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Thursday, 28 November 1912


Senator McGREGOR (South Australia) - I must congratulate Senator Story upon the admirable manner in which he brought this matter before the Senate. I can assure him that the Government are prepared to do everything they possibly can to carry out the agreement that has been entered into with South Australia with reference to the transfer of the Northern Territory. I have already dealt at some length with what has been done in connexion with the construction of the railway from Port Darwin to the Kathe rine River. I honestly admit that the sooner the Commonwealth is in a position to construct the line from Oodnadatta to the Macdonnell Ranges the better we shall be pleased. But it must be recollected1 that we have enormous works in hand at the present time; and although we are earnestly anxious that the Northern Territory shall be developed as expeditiously as possible, still there are limitations even to the means of such a vast institution as the Commonwealth of Australia. The Government are at present endeavouring to obtain information with respect to the character of the country, and the investigations that have already been made. We understand that South Australia has made surveys of the Territory between Oodnadatta and the Macdonnell Ranges. We are endeavouring to obtain those surveys. If they are found to be efficient and sufficient, the further expenditure of money in that direction will be unnecessary. But if the preliminary, and even the permanent, surveys that have been made by the South Australian Government are not found to be all that is necessary in connexion with the proper investigation required for the construction of a line from Oodnadatta northward, the Government will take steps to see that a proper survey is made.


Senator Vardon - Are the Government in favour of the direct route?


Senator McGREGOR - The policy of the Government, as far as I can understand, is to carry out honestly and earnestly the contract that has been entered into with the South Australian Government; and I can see nothing for it but the adoption of the direct route, which must be the best route. The agreement with South Australia provides that the line shall run from north to south.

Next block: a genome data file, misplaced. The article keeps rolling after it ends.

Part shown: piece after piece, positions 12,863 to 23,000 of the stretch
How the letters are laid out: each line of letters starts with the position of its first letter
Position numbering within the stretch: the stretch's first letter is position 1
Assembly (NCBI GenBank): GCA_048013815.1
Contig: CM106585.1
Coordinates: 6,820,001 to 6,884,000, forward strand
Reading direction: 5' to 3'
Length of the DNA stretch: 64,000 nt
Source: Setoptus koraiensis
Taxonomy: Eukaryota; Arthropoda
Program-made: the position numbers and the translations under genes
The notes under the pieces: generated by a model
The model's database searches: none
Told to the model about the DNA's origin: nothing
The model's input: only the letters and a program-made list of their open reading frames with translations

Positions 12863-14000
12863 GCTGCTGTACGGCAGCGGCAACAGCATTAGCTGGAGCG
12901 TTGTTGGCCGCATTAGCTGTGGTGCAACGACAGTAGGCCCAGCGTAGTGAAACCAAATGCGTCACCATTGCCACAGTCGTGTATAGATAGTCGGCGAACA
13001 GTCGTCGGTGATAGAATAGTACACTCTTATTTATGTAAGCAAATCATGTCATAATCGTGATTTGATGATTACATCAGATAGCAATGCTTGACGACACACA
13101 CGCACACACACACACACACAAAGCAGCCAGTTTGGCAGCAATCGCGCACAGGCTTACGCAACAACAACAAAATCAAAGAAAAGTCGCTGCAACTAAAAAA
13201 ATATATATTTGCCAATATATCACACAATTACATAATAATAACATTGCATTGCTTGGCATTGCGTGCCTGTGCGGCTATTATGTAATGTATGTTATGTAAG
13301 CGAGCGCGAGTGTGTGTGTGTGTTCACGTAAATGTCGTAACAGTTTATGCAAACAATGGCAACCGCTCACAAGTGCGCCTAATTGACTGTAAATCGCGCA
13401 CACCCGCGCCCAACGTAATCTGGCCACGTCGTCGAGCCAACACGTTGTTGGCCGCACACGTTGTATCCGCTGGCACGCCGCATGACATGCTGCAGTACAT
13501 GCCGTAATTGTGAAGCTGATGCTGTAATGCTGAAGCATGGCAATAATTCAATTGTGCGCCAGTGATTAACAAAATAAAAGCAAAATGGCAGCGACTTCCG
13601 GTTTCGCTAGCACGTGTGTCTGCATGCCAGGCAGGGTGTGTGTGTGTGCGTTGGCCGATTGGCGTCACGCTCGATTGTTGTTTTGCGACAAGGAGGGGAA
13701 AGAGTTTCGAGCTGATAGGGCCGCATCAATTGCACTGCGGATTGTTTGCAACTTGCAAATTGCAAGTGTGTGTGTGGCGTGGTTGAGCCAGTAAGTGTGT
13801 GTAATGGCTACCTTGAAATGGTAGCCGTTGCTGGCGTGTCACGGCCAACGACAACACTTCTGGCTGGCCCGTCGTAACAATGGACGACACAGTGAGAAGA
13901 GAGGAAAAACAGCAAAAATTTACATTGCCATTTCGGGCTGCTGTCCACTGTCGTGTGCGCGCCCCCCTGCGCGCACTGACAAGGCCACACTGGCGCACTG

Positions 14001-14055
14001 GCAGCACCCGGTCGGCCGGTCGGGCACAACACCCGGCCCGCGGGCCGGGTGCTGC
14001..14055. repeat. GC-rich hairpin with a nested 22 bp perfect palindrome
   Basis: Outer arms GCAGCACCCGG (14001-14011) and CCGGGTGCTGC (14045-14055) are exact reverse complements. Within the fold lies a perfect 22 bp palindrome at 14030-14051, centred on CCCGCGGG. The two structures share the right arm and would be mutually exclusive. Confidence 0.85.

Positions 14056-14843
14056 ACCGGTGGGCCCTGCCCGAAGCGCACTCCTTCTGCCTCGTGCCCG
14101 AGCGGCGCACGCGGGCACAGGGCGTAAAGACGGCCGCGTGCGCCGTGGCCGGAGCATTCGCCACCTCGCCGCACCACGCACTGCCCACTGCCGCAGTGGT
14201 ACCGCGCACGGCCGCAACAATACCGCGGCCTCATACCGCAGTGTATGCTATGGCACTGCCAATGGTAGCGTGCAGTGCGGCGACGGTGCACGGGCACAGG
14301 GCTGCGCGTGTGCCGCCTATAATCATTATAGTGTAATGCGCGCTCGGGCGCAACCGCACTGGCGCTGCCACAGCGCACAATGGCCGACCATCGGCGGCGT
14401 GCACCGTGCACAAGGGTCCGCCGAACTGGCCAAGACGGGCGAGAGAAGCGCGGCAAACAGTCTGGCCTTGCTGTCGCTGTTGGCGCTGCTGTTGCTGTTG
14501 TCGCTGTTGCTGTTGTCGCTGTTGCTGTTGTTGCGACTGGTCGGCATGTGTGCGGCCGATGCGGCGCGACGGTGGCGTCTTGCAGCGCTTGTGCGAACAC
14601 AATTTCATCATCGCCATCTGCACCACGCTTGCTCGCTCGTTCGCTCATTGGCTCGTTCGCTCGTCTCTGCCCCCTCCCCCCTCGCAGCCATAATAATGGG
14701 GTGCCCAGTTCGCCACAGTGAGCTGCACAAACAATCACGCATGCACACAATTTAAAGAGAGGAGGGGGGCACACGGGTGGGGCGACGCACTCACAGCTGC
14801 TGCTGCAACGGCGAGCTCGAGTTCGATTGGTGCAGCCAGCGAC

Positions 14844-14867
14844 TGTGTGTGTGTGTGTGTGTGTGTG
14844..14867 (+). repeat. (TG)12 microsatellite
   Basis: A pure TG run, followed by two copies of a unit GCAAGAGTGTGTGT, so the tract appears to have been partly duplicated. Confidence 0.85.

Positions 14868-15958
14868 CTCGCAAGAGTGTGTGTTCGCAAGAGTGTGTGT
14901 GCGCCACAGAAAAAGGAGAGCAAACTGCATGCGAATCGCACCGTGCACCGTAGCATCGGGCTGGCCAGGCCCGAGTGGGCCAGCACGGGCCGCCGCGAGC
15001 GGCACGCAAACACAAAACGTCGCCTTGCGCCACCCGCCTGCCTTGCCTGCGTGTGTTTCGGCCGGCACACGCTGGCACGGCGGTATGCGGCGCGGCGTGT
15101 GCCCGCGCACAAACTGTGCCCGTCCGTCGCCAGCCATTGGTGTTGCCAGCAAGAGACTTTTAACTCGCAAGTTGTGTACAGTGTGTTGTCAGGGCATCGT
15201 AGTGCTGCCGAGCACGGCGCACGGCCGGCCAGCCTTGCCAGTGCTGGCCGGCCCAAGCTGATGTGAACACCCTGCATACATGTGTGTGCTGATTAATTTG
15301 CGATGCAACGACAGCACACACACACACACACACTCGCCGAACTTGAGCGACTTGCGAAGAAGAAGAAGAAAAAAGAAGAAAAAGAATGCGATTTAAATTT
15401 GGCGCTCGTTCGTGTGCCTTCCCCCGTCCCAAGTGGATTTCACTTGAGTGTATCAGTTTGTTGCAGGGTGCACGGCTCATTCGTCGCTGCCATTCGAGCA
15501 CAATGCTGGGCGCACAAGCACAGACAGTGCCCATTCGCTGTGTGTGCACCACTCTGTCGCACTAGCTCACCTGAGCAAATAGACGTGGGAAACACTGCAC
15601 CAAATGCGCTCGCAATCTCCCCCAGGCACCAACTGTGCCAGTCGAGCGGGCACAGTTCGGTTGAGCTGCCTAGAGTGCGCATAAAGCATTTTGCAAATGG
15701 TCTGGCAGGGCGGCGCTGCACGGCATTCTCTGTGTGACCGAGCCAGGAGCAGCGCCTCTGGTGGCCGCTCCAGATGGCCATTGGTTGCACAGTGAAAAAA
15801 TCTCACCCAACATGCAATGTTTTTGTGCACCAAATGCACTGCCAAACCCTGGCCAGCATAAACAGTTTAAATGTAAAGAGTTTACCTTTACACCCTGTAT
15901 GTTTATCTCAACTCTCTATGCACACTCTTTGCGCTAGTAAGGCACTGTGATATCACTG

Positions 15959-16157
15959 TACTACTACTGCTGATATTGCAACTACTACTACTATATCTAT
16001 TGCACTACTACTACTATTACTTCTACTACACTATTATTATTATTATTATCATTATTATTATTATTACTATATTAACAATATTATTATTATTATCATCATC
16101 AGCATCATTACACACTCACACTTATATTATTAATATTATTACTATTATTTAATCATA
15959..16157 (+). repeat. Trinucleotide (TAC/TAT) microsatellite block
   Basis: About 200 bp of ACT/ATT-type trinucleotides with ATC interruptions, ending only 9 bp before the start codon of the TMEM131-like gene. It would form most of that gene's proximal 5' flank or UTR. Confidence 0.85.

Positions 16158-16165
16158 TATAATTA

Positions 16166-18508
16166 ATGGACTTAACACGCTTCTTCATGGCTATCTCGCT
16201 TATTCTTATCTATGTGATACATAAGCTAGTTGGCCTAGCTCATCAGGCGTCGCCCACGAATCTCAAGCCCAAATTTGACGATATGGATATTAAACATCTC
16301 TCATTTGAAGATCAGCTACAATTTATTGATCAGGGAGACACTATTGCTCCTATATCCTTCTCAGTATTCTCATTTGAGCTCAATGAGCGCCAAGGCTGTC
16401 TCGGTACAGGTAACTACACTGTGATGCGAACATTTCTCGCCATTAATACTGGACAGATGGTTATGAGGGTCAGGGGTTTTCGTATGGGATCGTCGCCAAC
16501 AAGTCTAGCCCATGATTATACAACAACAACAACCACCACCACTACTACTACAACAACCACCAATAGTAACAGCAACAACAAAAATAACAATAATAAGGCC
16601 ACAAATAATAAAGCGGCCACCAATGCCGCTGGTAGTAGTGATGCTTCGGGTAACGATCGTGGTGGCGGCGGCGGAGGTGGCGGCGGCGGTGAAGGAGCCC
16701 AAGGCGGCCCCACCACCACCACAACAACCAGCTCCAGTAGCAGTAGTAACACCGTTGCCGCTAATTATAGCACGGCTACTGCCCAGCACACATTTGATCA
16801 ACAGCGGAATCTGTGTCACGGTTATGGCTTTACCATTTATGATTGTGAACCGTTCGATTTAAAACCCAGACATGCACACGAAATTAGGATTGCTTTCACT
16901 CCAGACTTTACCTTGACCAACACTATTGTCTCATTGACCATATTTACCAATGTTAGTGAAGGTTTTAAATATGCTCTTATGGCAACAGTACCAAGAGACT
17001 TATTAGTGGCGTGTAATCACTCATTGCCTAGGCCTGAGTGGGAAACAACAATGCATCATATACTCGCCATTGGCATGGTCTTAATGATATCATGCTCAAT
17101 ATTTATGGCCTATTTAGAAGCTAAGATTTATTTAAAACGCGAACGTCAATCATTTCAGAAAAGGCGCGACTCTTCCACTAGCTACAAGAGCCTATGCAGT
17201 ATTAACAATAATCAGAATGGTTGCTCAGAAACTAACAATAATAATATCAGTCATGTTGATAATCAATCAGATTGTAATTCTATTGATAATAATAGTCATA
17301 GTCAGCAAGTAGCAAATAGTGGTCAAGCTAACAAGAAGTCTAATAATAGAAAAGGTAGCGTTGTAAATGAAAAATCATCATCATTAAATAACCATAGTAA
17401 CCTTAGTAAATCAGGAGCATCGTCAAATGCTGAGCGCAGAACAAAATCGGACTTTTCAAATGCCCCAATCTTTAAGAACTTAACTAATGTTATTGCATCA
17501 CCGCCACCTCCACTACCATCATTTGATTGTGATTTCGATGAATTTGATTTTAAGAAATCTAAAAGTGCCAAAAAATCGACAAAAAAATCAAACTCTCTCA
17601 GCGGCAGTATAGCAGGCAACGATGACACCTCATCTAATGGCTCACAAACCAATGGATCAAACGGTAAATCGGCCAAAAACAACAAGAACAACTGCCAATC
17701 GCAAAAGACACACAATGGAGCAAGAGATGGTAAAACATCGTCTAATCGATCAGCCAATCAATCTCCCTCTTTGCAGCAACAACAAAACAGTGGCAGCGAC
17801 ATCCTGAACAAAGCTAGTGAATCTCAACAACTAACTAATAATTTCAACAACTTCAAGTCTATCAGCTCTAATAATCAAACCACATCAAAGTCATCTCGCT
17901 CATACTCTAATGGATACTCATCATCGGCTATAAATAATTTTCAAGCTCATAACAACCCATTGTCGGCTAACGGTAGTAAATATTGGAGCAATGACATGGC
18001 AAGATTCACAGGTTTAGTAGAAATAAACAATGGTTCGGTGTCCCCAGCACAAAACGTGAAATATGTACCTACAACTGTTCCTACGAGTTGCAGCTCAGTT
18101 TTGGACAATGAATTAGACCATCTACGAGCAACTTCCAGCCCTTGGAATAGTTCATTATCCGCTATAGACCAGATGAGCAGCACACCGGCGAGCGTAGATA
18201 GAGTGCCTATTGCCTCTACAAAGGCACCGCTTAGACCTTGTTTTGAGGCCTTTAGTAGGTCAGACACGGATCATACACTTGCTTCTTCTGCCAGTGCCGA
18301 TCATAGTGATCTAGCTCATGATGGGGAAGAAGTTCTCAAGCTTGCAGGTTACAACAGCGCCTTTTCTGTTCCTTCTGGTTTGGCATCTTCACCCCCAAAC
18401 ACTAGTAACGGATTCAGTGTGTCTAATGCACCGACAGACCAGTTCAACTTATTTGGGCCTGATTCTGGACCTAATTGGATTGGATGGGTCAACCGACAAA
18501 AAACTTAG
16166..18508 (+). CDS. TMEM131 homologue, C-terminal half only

Senator Vardon - Not to the Queensland border.


Senator McGREGOR - I do not think that the honorable senator has ever heard any responsible person connected with the Government, or even in Parliament, seriously suggest anything in that direction.


Senator St Ledger - They may hear it now.


Senator McGREGOR - From whom?


Senator St Ledger - From me, as a senator from Queensland. If the VicePresident of the Executive Council puts the matter in that way, he will have a fight forthwith.


Senator McGREGOR - We are never afraid of anything that Senator St. Ledger can do. He is very voluble, but quite harmless. It is unnecessary for him to begin to threaten the Government.


Senator St Ledger - The Minister was provoking it.


Senator McGREGOR - The Government have always been honest in this direction, and I hope our honesty will receive its due reward from the people in the near future. I am aware of the great possibilities of development in the Mac donnell Ranges. I know what scope there is. I fully appreciate the opportunities presented. It would be a foolish Government indeed that would attempt to do anything to divert the railway into country that would not have the same developmental possibilities as a line in the direction of the Macdonnell Ranges would have. I again congratulate Senator Story, and hope that in the near future something will be done to show the bona fides of the Government in the direction of the development of the Northern Territory.







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